The world-famous beach of Copacabana – a striking crescent-shaped 4km white sand beach - lies in downtown Rio’s most fashionable district. Over 2 million visitors come here for New Year’s celebration every year to watch the gorgeous fireworks display. It was also the official venue of the FIFA Beach Soccer World Cup, as well as the beach volleyball portion of the 2016 Olympic Games. It is a popular playground for sun-worshippers, swimmers, jet skiers, and kids building sandcastles. The mosaic-tiled boulevard next to the beach is home to skyscraper hotels, art museums, cafes, restaurants, bars, art deco buildings, theatres, bars, and more importantly – Rio’s moneyed crowds. Out of these art deco buildings, we suggest visiting Copacabana Palace Hotel, a protected national monument and one of South America’s most famous hotels. Once you enter the lobby, it’s easy to picture why many royals and film idols have stayed here.
Eating Out in Brazil
Brazilian cuisine varies a great deal by region reflecting the country’s combination of native and immigrant populations. As such, the culinary traditions and customs are characterized by European, African, American and Asian influences.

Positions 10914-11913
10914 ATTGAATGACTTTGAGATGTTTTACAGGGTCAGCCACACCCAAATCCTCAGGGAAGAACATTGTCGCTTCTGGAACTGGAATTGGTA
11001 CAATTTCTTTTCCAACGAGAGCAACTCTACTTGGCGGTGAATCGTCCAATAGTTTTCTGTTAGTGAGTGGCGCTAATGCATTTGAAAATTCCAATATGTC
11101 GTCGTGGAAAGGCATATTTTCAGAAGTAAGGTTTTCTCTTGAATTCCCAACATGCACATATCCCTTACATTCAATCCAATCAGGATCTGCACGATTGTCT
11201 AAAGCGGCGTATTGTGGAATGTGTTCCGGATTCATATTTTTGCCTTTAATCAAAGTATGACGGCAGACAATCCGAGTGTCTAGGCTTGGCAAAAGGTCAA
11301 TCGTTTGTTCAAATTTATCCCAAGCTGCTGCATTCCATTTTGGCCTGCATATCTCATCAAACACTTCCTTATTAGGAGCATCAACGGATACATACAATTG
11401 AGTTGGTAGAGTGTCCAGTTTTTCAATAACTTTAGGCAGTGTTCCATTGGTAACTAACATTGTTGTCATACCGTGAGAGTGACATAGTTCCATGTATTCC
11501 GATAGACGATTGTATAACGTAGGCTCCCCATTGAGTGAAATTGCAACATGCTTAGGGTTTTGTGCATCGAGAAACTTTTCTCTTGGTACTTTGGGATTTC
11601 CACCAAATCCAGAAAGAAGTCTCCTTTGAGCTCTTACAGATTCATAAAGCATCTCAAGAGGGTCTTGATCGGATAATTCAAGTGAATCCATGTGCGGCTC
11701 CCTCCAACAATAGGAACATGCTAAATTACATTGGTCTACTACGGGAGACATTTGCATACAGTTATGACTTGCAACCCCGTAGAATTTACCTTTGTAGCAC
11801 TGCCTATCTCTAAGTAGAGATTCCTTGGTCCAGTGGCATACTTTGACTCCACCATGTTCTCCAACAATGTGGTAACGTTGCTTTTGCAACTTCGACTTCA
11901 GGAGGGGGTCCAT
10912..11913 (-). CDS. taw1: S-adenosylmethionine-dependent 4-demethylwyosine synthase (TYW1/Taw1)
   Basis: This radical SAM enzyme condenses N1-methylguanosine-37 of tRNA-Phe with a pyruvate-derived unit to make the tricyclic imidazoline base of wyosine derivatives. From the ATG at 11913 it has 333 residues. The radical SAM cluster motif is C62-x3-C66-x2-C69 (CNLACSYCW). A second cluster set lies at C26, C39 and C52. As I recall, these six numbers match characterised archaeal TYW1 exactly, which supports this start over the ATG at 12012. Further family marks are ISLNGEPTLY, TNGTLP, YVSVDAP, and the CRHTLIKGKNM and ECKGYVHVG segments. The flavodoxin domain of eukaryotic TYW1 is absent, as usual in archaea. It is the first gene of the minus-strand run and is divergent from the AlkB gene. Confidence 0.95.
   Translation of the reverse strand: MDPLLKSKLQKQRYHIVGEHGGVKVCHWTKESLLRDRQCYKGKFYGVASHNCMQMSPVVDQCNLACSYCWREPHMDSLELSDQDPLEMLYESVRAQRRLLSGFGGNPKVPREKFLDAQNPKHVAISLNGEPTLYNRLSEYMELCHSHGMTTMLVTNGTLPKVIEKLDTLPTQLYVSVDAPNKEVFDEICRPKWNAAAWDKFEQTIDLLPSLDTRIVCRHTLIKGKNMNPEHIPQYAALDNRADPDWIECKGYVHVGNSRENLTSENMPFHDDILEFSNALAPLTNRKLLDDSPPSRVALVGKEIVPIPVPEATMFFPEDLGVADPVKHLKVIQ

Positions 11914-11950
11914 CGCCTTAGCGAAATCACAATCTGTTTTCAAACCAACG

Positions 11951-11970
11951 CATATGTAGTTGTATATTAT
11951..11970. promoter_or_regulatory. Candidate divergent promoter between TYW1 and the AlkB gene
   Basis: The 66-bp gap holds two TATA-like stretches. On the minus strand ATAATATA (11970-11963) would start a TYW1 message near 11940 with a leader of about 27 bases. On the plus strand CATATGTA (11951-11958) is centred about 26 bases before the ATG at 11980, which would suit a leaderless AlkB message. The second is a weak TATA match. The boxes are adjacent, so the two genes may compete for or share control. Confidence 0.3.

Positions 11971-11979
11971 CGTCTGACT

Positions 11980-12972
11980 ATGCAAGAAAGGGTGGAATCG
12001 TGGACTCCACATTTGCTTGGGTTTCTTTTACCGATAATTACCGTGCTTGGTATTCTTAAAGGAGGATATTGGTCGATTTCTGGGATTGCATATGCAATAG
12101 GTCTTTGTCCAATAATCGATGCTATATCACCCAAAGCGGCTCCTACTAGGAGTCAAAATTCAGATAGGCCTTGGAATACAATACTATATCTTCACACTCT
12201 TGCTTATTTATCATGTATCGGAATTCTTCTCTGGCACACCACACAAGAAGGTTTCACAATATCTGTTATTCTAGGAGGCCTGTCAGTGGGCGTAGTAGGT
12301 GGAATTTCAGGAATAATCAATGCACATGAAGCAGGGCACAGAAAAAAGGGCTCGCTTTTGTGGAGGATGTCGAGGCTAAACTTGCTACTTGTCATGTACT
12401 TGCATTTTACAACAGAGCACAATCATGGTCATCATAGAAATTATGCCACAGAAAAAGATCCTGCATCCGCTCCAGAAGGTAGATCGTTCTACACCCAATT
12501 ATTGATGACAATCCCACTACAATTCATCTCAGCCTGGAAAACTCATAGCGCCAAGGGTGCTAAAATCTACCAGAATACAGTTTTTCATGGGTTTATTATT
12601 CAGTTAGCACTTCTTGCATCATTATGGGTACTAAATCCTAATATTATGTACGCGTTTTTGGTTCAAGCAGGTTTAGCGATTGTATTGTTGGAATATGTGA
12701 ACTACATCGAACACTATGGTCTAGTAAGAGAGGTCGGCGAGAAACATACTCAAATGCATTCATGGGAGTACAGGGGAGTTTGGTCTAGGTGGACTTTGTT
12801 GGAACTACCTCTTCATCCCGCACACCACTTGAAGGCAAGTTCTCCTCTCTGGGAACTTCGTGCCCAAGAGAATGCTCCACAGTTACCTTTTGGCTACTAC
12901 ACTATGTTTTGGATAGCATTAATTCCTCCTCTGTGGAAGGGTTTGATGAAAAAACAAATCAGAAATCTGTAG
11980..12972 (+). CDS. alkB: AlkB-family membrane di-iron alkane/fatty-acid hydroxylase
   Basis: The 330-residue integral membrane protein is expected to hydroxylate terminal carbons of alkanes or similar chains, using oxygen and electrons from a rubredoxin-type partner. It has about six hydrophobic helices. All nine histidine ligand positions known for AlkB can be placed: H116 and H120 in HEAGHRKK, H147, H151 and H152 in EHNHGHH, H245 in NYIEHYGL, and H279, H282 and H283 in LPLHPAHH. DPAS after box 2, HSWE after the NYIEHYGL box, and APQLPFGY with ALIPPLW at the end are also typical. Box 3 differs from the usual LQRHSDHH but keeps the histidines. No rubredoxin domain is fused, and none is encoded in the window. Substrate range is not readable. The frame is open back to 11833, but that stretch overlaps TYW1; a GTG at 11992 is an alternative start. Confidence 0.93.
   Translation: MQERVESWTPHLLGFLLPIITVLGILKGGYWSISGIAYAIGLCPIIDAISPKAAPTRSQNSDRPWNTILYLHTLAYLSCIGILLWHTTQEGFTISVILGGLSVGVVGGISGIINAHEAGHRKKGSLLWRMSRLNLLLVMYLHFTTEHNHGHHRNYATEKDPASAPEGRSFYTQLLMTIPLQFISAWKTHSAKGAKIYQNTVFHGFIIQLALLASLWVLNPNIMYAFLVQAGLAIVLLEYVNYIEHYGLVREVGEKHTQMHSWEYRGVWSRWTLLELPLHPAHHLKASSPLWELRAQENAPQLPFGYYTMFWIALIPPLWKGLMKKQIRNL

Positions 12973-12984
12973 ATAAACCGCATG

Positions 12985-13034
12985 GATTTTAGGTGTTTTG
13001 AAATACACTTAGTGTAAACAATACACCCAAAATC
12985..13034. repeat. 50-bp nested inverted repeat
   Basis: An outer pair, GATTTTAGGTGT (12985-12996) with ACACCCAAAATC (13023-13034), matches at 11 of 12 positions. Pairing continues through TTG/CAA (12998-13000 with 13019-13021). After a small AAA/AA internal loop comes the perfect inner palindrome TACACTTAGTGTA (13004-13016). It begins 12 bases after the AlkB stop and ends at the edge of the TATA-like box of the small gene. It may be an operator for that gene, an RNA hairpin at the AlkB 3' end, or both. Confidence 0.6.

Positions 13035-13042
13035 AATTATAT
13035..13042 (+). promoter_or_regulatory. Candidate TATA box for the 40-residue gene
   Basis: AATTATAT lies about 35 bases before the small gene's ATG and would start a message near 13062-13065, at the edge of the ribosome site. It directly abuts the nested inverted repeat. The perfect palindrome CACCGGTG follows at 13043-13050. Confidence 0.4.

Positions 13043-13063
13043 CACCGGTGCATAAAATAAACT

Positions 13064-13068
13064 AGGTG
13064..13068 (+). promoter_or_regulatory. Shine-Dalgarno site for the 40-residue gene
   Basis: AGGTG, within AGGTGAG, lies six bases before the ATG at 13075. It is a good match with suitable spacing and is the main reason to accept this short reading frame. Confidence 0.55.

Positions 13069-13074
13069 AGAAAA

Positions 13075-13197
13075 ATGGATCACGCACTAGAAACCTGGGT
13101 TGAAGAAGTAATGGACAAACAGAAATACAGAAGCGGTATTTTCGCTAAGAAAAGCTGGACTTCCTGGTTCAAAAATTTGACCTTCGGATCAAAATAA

At the heart of the Brazilian diet are rice, beans, and manioc. Most Brazilians go out to restaurants to eat the beloved feijoada, their national dish. The name stems from the word feijão or beans - the key ingredient of feijoada – which is then mixed with beef or pork and cooked into a celebratory stew. An interesting fact about the feijoada is that it is traditionally eaten at noon on Wednesdays and Saturdays. Enjoy the national dish with a tipple of cachaça or coffee, the latter of which Brazil is the largest producer in the world.
Other popular dishes to try include: Picanha, Brigadeiros, Acaraje, and Pao de Queijo.
Some of the top restaurants across the country we’d like to recommend are: D.O.M, Mani, Olympe, Aprazivel, Fogo de Chao, A Figueira Rubaiyat and La Madre Ristorante.
The main airport serving Brazil is Rio de Janeiro/Galeão – Antonio Carlos Jobim International Airport (GIG), more popularly known as simply Galeão International Airport. Other major airports include Sao Paulo International Airport (GRU), International Airport of Brasilia (BSB), Santos Dumont Airport (SDU) – also in Rio de Janeiro, and Deputado Luís Eduardo Magalhães International Airport (SSA).
It has the second largest number of airports in the world, only behind the United States.
Some of the major cities have metro systems, including Rio de Janeiro, Sao Paolo, Brasilia, Recife, Salvador, and Porto Alegre. There are also vintage tramways operating in some cities like Campinas, Rio de Janeiro, Belem, and Santos.
Brazil has more than 1.7 million km of roads of which the two most important highways are BR-101 and BR-116. This makes it a breeze to get from place to place via car and, if you’re traveling in a large group, a 7 seater or a 9 seater van would actually work out to be more cost-effective than taking public transport.